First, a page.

- Well deserved:  La La Land  tying the 89th Academy Award nomination record of 14 nominations along with 1950's All About Eve and 1997's Titanic.  Will it tie or win more than the record 11 held by Titanic and three others?  We will know around midnight tomorrow for what was, hands-down, the best film of the year that was devoid of big flashy contenders.

- The 2nd best film of the year that practically nobody saw:  Hell or High Water. Released during the late summer, the film has grossed just under $27 million. I was thrilled to see this one make the final list.  The modern "western" mystery/suspense drama boasts one of the best original scripts of the year by Terry Sheridan (2015's Sicerio) accompanied by terrific acting across the board (Jeff Bridges is nominated in the Supporting Actor category).  

- The most obvious nomination snub:  Deadpool.  There are 10 Best Picture category slots available.  Again this year, the Academy has failed to fill all ten.  One that should have been included in the list is this brilliant comedy/science fiction/fantasy film. Despite earning more that $348 million(!), its way early February release date, and the fact that science fiction films and comedies are never a fav of the Academy were probably determining factors.  Two Golden Globe nominations (including one for Best Picture) as well as from the Writers Guild and the Producers Guild did nothing to bring support to the incredibly clever superhero movie.  Too bad as this film definitely deserved to be honored here.

- The 2nd most obvious snub:  Amy Adams - despite glowing reviews as the central actor and driving force in Arrival  and her equally excellent work in Nocturnal Animals. I'm thinking the two roles might have canceled each other out in the nomination voting for the actress who has tied Deborah Kerr and Glenn Close for the most noms (5) without winning.  

- The 3rd most obvious snub:  Pixar's animated Finding Dory despite the almost universal positive reviews coupled with its earning of over $1 billion worldwide.  Was the fact that it was a sequel to Finding Nemo a factor?  Possibly - but it didn't hurt the brilliant Toy Story 3  which won 2011.

- The biggest resurrection and comeback:  Mel Gibson, nominated for Best Director Hacksaw Ridge.  Although he earned his directing chops for 1995's Braveheart, his other directorial efforts since have not come close to equally the success of that film. And considering his near disgraced image and numerous controversies over the years, Gibson appears to have been forgiven by The Academy and has come full-circle with this major recognition.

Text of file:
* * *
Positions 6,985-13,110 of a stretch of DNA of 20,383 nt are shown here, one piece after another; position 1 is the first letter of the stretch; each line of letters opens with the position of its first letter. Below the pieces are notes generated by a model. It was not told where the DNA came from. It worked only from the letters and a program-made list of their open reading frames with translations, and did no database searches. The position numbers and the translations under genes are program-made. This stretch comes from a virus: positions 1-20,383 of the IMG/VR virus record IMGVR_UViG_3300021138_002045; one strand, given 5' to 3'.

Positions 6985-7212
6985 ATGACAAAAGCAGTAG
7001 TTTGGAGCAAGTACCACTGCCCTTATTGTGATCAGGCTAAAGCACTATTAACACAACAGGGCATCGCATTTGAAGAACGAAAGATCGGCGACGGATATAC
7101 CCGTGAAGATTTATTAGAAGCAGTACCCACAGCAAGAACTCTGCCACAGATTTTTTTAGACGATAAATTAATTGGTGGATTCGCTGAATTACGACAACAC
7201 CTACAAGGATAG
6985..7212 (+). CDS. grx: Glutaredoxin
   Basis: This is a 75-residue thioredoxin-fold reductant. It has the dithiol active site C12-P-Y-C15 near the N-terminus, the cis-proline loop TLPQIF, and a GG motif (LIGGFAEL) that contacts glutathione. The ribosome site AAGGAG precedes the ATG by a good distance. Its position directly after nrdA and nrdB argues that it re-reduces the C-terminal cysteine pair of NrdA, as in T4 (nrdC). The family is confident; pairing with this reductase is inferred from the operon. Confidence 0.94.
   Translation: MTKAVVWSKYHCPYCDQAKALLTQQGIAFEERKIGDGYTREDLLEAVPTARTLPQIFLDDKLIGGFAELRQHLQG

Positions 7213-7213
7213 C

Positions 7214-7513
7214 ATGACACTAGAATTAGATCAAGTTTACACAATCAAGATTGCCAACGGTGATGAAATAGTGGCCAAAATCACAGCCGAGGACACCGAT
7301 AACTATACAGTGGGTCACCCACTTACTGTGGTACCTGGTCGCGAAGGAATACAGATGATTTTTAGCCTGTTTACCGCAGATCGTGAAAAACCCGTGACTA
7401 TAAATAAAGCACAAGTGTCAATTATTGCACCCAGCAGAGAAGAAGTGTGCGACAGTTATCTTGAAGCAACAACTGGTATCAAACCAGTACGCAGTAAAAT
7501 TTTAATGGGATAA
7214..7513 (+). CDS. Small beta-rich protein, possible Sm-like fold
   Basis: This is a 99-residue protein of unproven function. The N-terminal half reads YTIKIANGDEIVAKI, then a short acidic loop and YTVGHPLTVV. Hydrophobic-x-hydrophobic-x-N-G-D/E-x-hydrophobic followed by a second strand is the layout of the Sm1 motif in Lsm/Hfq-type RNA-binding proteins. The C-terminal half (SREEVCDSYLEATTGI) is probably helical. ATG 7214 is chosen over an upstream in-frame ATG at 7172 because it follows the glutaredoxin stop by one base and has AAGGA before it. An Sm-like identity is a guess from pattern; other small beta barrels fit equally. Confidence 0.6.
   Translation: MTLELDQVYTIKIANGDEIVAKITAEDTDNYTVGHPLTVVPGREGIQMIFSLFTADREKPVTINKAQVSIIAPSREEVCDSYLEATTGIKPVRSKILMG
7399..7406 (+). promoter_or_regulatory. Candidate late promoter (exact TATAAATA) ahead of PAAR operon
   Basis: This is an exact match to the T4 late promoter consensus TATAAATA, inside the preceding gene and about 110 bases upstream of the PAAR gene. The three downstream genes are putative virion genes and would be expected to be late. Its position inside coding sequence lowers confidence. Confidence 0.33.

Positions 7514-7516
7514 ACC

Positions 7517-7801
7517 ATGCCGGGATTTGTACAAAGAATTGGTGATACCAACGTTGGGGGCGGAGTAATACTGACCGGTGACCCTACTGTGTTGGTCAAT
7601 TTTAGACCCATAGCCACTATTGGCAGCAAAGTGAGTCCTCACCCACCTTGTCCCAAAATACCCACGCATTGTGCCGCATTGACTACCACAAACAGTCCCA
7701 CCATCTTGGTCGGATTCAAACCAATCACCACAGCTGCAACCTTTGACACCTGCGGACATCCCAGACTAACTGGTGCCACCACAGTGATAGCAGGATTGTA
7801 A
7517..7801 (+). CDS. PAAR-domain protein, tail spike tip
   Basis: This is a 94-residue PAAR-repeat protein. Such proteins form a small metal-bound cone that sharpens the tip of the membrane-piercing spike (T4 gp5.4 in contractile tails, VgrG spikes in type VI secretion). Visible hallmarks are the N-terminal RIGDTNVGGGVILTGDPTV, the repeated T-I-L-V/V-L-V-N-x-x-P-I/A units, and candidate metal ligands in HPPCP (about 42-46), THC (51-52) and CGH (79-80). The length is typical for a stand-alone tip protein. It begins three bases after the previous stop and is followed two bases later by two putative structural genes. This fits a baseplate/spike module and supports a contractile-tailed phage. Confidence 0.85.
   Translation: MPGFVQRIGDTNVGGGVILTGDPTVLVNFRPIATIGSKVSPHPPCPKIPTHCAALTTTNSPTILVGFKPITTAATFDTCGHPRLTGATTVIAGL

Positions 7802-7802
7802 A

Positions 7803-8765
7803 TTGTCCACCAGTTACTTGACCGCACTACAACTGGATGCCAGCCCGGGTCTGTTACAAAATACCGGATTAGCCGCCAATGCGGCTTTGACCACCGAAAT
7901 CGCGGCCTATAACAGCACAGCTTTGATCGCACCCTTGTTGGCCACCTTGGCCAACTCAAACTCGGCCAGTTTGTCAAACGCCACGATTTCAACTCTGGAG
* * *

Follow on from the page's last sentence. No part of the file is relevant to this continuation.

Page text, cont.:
-They should make a separate category for Meryl Streep.  Now nominated for a record 20th(!) time (including three wins), I fully expect her name to be on the acting list every year she appears in a movie. After her controversial alt-leftist accepting speech at The Golden Globes, one has to wonder if the overwhelming liberal voting Academy members mark their ballot for her if for no other reason than to hear more of the same on the industry's biggest stage. Stay tuned.

- Both Denzel Washington (Best Actor) and Viola Davis (Best Supporting Actress) for Fences became the most nominated Black actors (the former with seven and the latter with three) and each are likely to win (see below).

- A nomination for Tom Hanks was usually considered as much as a lock as a Meryl Streep nom.  However, he has curiously been overlooked since 2000 (Cast Away) even though his work in Sully as the "miracle on the Hudson" captain had garnered almost universal praise.

- Poor Kevin O'Connell.  He holds the thankless record of most nominations without a win harking back to 1984's Terms of Endearment.  His sound mixing for Hacksaw Ridge is his 21st nomination.  However, I wouldn't bet the mortgage on this being the year the streak is broken as he is up against La La Land - the likely winner.

- Finally, if August Wilson (who died in 2005) wins for Best Adapted Screenplay for his Pulitzer Prize winner Fences, he will be the first black posthumous winner and the 2nd posthumous winner in this category since Sidney Howard for Gone With The Wind  in 1939.